The Land Use Board of Appeals filed a decision on Thursday, remanding the City of Albany's decision to allow the early demolition of three houses in the historic Monteith District, at Fourth Avenue and Calapooia Street.
According to Communications Officer Marilyn Smith, the case will be coming back to the city for an additional public hearing.
The council voted 4-2 on Oct. 10 last year to demolish the houses after owners Mark and Tina Siegner made the request to the Landmarks Advisory Commission the month prior. The commission had voted to delay the demolition for a year, but the council vote shortened that timeline to 90 days.
Bernadette Niederer, a consultant with History Preservation Northwest, filed a request to LUBA to overturn the Albany City Council’s decision.
In the decision issued Thursday by LUBA, the board outlined its reasoning on each argument Neiderer included in her appeal. LUBA agreed with Niederer that councilor Rich Kellum was biased in participating in the decision after he wrote on an online blog that three city councilors were in favor of tearing the houses down.
“ … we ultimately agree with petitioner that Kellum was biased and should not have participated in the decision,” the LUBA decision reads.
It goes on to note that, when asked at the local city council meeting if he could make an unbiased decision, Kellum said he did not have to worry about being biased.
"Kellum’s lack of concern for his ability to serve as an impartial decision maker, and his imputation that other decision makers were also biased, does not demonstrate his ability to act as an impartial decision maker,” LUBA stated.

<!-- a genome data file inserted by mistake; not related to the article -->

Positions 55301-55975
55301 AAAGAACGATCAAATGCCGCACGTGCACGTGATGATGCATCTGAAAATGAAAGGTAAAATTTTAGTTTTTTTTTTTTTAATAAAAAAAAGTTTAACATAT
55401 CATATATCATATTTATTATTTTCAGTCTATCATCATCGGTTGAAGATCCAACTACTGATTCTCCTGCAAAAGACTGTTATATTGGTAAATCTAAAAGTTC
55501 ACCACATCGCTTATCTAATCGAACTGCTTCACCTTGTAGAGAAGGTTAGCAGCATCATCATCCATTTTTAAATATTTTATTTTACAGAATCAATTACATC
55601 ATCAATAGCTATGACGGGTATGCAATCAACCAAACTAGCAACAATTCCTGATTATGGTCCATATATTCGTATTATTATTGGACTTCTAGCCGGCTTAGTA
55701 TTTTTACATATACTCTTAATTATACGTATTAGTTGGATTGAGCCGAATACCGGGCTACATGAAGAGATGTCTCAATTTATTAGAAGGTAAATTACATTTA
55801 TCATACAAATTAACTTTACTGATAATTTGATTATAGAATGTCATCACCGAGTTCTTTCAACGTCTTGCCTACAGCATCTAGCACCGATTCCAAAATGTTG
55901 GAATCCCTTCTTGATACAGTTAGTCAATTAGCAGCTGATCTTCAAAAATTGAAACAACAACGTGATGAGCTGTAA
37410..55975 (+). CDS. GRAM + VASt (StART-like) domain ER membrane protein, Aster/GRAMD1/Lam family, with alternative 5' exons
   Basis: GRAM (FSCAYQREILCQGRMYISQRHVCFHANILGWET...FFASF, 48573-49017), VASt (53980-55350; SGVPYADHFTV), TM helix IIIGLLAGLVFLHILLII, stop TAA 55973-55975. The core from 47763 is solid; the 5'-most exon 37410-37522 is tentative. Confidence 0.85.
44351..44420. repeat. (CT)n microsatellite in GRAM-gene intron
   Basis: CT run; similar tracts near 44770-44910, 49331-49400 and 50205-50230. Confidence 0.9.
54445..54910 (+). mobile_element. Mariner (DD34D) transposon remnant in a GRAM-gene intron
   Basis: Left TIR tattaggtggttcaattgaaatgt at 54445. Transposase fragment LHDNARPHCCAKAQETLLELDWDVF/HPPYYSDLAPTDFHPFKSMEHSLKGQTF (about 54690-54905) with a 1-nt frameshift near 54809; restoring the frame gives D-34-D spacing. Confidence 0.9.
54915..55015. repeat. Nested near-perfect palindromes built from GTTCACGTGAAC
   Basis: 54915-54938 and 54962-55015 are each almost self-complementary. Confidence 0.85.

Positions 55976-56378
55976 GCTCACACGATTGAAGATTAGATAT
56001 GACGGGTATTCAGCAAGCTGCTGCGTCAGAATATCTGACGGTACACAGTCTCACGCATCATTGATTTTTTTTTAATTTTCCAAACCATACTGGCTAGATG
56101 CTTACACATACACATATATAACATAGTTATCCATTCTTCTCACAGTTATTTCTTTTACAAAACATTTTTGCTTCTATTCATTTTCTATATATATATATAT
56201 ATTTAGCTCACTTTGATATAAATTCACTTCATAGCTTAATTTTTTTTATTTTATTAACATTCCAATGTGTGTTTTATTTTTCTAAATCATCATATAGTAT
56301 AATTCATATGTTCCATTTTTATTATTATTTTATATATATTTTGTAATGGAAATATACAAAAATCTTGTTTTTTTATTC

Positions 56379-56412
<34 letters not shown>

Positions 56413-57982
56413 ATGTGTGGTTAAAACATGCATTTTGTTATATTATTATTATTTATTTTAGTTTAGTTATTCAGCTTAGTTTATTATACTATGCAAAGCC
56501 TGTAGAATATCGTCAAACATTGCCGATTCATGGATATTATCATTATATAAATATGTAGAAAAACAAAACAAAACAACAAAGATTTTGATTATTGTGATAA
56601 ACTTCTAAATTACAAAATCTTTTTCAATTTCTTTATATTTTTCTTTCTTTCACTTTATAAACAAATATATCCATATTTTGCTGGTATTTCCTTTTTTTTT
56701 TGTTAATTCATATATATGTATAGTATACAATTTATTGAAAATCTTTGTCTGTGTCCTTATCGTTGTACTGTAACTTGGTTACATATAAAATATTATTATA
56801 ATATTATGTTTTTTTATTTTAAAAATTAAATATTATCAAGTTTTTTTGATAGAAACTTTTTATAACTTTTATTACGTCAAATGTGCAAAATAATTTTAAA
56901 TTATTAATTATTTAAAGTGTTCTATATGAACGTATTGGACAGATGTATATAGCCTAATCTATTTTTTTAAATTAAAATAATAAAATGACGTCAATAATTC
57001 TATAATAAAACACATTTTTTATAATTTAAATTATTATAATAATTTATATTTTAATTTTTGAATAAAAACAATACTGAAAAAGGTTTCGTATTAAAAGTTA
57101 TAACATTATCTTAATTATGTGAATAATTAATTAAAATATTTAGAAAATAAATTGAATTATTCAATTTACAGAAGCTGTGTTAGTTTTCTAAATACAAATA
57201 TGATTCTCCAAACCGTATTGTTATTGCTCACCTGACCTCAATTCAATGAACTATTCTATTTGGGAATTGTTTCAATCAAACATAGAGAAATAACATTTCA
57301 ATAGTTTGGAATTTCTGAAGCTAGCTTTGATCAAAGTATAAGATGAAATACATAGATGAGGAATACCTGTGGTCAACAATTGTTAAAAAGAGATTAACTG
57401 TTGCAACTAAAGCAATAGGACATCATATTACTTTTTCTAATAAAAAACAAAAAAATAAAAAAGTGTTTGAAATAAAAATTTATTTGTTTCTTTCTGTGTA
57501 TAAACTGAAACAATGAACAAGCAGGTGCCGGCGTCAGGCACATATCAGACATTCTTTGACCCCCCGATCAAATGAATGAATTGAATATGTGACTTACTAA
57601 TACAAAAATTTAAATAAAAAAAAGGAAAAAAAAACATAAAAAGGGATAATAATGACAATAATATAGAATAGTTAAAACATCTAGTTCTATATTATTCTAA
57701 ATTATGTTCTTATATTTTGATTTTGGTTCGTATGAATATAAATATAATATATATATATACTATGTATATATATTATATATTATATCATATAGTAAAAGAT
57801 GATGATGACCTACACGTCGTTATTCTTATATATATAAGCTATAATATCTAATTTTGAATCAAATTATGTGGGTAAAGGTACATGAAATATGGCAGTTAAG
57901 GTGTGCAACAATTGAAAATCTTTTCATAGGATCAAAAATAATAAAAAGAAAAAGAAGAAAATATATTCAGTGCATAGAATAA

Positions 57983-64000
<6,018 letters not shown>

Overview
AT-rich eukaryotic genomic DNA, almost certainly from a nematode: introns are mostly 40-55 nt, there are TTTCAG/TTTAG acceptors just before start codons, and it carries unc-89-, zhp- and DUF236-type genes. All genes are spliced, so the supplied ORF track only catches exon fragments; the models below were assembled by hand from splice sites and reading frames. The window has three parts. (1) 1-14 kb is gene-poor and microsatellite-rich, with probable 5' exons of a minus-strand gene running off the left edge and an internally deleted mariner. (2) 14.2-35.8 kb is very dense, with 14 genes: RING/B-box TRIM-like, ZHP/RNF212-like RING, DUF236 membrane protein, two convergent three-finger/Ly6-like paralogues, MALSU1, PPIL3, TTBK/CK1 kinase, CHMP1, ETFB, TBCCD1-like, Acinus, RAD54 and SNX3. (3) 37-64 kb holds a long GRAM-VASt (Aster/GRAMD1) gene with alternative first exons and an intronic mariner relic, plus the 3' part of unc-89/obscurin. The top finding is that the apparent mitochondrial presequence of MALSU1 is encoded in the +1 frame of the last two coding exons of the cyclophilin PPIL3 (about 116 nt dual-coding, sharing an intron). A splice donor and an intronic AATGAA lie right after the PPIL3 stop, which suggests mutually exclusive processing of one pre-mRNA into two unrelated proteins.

However, LUBA said in its decision that the petitioner waived the right to argue bias in regards to other councilors because she did not “direct her bias challenge to any other specific councilors during the local proceeding.”
LUBA’s decision states that it is appropriate to allow the council to consider the application without Kellum’s participation.
The board also agreed that the council did not clearly incorporate a document from staff in its decision. The council voted to approve the demolition request and “accept staff’s recommendation for a 90-day stay of demolition” but did not approve or adopt the staff report itself.
“We disagree with intervenor’s assertion that the City Council’s oral deliberations make reasonably clear that City Council intended to adopt the staff report as part of the final decision,” the LUBA decision reads.
Niederer made two additional arguments related to the staff report, challenging its findings. In the decision issued Thursday, LUBA said that because the staff report was not approved or adopted, it could not express an opinion on its findings.